So, you’ve just learned that you are about to lose your job. Now what? What do you do in those first few days and weeks when you are faced with an upcoming job loss? Do you take any steps before your current job is over?
Over the years, I have heard from a number of clients what it was like for them when they heard the news that they were going to lose their job for one reason or another. Everyone reacts in the first instance in a different way.
Clients did everything from:
- immediately notifying Employment Insurance of their upcoming situation,
- telling everyone they knew they were about to lose their job,
- start looking for another job and,
- doing nothing and waiting to see what would happen next.
Which one of those first steps is the correct one? All of them. It depends on you. There is no right answer to the question “What do I do first?”
You have to remember that a job loss is a significant impact on your life, and for some people, can have the same impact as dealing with the loss of a loved one. It can require you to go through some or all of the stages of grieving.
Of course, the level of importance that you felt for that job will dictate your response. For instance, if it is a job that you have had for 30 years, and you are older but not ready to retire, then it will be very devastating to find yourself back in the job market, which means you will go through most of the above phases.
But if you are new in the work force, and the job was just a stepping stone for you or one that you didn’t enjoy, then you might find that it’s a welcome challenge that your hand has been forced to take steps to move your career forward.
Whatever your situation, it is still something to be dealt with.
What choices do you have in the early stages of finding out you about to lose your job?
The first questions to ask yourself are, “How much time do I have before I am out of work?” “What can I do now to help mitigate the impact of the job loss?”
- Reach out to the Human Resources Officer
- There may be career transition programs put in place to help you deal with the change, i.e. resume and cover letter coaching, interview coaching, etc. Companies often help employees with financial aid for the purpose of helping them find another job.
- Explore the possibility of taking time off
- If you are in a financial situation that allows you to take some time off, and you feel that you need to do that before you can move into the job market, then do that. Start managing your finances now and decide how much time you can afford to take off based on how much time you have left in your job.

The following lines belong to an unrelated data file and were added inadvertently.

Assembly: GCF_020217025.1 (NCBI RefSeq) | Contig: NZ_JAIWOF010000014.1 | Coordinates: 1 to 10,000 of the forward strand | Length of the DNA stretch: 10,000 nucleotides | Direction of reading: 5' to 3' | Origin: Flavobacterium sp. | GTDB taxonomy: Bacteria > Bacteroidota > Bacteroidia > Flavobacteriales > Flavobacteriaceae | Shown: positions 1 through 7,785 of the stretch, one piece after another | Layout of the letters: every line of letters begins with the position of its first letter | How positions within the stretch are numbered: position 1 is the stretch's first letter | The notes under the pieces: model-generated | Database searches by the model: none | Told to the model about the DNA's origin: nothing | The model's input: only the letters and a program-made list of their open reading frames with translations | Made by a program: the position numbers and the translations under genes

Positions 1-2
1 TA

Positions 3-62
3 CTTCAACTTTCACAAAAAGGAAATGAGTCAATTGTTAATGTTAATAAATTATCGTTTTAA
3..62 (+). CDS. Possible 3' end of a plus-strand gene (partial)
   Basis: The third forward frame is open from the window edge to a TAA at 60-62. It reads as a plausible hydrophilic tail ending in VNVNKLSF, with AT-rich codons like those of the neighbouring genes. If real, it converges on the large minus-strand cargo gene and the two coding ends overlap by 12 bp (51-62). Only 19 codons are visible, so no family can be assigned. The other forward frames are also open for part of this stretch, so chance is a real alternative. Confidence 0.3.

- Start looking for another job now
- Is financial stability a concern for you? Network with people in your industry and let them know you are currently in the market for a career change.
- Explore re-training
- Check into colleges and universities to see what programs are available and if there is a re-training possibility for you.
- Contact Employment Insurance
- Find out what is required to start receiving benefits. There might be a waiting period so you will need to factor that into your planning.
- Update your resume
- Be ready when you find the right job. Make sure you have a professional master resume/cover letter so you can target your resume to each job with very little work.
The bottom line is, no answer is right and no answer is wrong. It completely depends on you and your own personal situation. Every person will react differently to the news that they are going to be out of work.
If you’re not sure what the right approach is for you, don’t be afraid to reach out to others to help you make the best choices. Involve your family in the decision making process as your decision will affect them too. You can take advantage of a number of programs and services available to help you with this transition, and of course, you can always seek the services of a Certified Professional Career Coach.
Consider all of the factors that will play a role in your decision, and move forward in the direction that best suits you.
Do you know someone who is currently challenged with a career change decision? Feel free to share this post by using the share links at the top of this page. Also, if you’d like more career change assistance, feel free to check out the career coaching resource page.